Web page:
Most Country Listeners Want Equal Play for Female Artists, New Study Reports
A new study released by CMT and Coleman Insights on Tuesday (Feb. 18) shows that the bulk of country listeners want to hear more women on the radio. These findings directly contradict to the long-upheld myth that women don't want to hear women, a theory that's gathered steam among country radio programmers since the '90s.
The new data, commissioned by CMT and compiled by Coleman Insights, comes from a survey of 1,000 radio listeners aged 24-54. It shows that 84 percent of listeners would like to see equal play for female artists on the radio. Additionally, 28 percent of participating listeners stated that they would seek out country radio more if more artists were featured, whereas 11 percent said they would listen to the radio less.
Furthermore, seven out of 10 listeners polled said they'd like to see more female artists in the genre as a whole, and 88 percent acknowledged the important role women have played in the history of country music. Fifty-three percent of those polled stated that they have no preference when it comes to an artist's gender.
"The age-old myth that 'women don't want to hear women' has led to a multitude of unproven claims about female voices on the air, including 'you can't play two women back to back' or 'ratings drop when you play women,'" CMT Senior Vice President of Music & Talent Leslie Fram explains in a press release. "When we approached Coleman Insights about this specific line of research, we were shocked to learn no one had ever commissioned data on the listeners themselves.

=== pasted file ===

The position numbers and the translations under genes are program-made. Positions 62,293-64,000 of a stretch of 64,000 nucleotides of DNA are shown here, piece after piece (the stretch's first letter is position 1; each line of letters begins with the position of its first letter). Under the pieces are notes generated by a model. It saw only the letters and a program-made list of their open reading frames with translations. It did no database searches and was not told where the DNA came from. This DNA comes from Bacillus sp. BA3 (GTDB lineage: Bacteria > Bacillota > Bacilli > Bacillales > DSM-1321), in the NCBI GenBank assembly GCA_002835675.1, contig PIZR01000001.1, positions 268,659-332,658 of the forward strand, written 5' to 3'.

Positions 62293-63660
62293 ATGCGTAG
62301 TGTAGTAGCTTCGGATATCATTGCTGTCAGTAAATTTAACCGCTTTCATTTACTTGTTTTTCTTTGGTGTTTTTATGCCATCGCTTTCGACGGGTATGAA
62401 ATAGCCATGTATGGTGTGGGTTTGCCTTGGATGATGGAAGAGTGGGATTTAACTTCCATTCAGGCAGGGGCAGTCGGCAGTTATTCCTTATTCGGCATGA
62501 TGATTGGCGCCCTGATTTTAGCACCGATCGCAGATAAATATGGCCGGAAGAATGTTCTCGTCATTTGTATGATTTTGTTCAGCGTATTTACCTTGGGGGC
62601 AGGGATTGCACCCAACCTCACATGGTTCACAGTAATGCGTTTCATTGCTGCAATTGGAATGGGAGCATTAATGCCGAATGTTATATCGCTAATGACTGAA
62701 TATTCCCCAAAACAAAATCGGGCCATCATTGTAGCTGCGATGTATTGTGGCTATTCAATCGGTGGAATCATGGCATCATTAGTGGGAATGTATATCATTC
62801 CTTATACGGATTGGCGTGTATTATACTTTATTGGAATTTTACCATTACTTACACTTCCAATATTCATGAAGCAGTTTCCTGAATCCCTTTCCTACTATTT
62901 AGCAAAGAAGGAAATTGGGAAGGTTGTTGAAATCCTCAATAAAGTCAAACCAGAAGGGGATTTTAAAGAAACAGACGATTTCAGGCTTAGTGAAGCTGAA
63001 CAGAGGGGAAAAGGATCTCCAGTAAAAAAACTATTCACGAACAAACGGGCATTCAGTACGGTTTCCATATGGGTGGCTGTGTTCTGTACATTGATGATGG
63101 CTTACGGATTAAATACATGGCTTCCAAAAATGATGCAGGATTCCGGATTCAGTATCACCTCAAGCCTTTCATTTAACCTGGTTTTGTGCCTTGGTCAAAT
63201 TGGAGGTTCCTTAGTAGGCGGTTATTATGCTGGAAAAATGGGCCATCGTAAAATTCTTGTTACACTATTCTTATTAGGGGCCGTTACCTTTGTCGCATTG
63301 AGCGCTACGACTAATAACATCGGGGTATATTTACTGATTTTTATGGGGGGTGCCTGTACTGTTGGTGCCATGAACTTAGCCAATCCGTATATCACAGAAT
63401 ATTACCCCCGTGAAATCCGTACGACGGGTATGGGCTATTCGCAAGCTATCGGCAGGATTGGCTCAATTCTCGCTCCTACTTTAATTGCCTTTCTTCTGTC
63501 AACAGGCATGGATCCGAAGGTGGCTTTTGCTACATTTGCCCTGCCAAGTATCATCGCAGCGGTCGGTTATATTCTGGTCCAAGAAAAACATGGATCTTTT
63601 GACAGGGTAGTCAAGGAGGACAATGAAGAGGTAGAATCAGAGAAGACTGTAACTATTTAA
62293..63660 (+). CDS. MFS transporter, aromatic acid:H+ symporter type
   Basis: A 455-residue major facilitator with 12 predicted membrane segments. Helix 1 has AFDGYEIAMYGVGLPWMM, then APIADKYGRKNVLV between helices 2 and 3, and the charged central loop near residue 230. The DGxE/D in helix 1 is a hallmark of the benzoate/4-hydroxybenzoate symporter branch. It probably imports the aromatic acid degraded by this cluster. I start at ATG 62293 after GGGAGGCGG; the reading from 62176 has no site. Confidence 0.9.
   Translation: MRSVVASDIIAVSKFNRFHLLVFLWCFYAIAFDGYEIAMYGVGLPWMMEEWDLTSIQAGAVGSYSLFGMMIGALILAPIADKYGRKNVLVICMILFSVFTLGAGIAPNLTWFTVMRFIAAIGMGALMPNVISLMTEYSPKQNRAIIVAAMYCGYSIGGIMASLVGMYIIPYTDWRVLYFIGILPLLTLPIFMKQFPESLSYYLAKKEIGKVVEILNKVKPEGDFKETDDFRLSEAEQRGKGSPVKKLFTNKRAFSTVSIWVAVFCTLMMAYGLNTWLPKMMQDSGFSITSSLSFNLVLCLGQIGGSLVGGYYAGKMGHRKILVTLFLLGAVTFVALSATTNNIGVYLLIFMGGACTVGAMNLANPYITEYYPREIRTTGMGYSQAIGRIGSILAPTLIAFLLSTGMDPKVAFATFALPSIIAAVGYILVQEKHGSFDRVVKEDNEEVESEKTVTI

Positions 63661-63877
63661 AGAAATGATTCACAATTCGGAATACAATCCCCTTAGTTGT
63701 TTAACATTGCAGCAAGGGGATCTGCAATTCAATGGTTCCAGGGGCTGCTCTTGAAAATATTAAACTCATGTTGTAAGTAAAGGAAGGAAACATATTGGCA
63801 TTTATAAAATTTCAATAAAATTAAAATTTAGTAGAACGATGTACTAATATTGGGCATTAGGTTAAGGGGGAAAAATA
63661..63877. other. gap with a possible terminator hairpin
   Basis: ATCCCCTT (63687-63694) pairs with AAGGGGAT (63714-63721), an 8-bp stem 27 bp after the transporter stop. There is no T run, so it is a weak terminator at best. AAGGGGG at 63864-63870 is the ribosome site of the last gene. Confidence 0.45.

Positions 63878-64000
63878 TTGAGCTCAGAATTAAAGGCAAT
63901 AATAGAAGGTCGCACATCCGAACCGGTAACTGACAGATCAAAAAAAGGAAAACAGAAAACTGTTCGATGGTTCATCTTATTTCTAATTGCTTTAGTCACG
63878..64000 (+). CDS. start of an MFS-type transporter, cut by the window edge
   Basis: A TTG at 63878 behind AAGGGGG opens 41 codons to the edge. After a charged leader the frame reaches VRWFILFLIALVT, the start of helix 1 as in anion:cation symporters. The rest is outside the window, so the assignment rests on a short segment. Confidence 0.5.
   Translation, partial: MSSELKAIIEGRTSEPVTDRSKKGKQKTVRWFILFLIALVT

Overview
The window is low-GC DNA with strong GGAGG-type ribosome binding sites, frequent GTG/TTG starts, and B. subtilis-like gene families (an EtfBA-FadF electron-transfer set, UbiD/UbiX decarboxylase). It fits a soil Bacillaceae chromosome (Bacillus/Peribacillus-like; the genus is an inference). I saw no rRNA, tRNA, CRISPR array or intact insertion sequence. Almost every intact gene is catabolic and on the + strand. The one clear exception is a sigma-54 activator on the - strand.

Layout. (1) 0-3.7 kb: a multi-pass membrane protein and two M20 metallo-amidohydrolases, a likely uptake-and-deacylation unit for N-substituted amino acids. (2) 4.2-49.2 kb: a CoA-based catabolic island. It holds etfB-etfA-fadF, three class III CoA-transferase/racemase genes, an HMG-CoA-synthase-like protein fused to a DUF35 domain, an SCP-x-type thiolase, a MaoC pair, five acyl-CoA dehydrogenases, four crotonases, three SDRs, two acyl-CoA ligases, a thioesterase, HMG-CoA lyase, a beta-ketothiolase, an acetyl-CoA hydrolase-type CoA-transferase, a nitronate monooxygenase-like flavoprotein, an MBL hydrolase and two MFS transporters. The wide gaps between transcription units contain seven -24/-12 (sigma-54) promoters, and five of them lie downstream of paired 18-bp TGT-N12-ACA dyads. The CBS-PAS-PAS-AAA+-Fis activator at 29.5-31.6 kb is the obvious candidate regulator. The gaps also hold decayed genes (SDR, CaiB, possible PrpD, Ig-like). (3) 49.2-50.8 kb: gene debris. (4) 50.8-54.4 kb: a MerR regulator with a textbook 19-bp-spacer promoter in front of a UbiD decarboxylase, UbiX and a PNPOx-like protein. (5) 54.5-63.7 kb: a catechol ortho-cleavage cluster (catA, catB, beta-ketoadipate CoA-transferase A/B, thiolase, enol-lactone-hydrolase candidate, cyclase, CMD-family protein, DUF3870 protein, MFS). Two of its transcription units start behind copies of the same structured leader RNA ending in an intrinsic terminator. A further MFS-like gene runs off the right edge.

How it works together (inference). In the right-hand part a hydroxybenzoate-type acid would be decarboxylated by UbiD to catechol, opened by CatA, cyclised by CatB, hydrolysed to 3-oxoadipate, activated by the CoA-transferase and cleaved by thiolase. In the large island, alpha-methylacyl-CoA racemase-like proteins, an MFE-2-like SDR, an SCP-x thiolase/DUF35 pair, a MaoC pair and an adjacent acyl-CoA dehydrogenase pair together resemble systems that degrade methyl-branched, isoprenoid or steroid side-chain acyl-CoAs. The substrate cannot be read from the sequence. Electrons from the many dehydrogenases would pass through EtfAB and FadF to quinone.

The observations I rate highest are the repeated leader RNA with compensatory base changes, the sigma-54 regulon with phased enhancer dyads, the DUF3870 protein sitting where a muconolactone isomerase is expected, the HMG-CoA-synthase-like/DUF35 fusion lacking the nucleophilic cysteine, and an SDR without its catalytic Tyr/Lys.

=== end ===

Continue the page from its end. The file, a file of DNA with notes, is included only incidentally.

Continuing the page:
"CMT took it directly to the fans and what we found couldn't have been more clear: Listeners want equal play," Fram adds, "and women do want to hear women on the radio."
Though the gender divide in country radio is a hot topic among those in the music industry, the new study also showed that listeners are aware of the imbalance on their radios. Seventy-two percent of the listeners polled reported hearing more songs by male artists.
In January, CMT pledged to institute 50/50 video play for male and female artists on all CMT platforms (the company's previous ratio of male/female artists was 60/40). Helmed by Fram, CMT's initiatives toward gender equality have long led in the way in the industry: Just days before the 50/50 pledge was announced, Fram appeared in a clip on Full Frontal With Samantha Bee that highlighted the problem of inequality at country radio.
CMT also supports women in country music through its Next Women of Country franchise, which highlights and supports a new crop of rising artists each year. Corresponding to that effort is the annual CMT Next Women of Country Tour; this year's lineup is helmed by Tanya Tucker and features a group of current and former NWoC class members.
7 Women We Want to Hear on Country Radio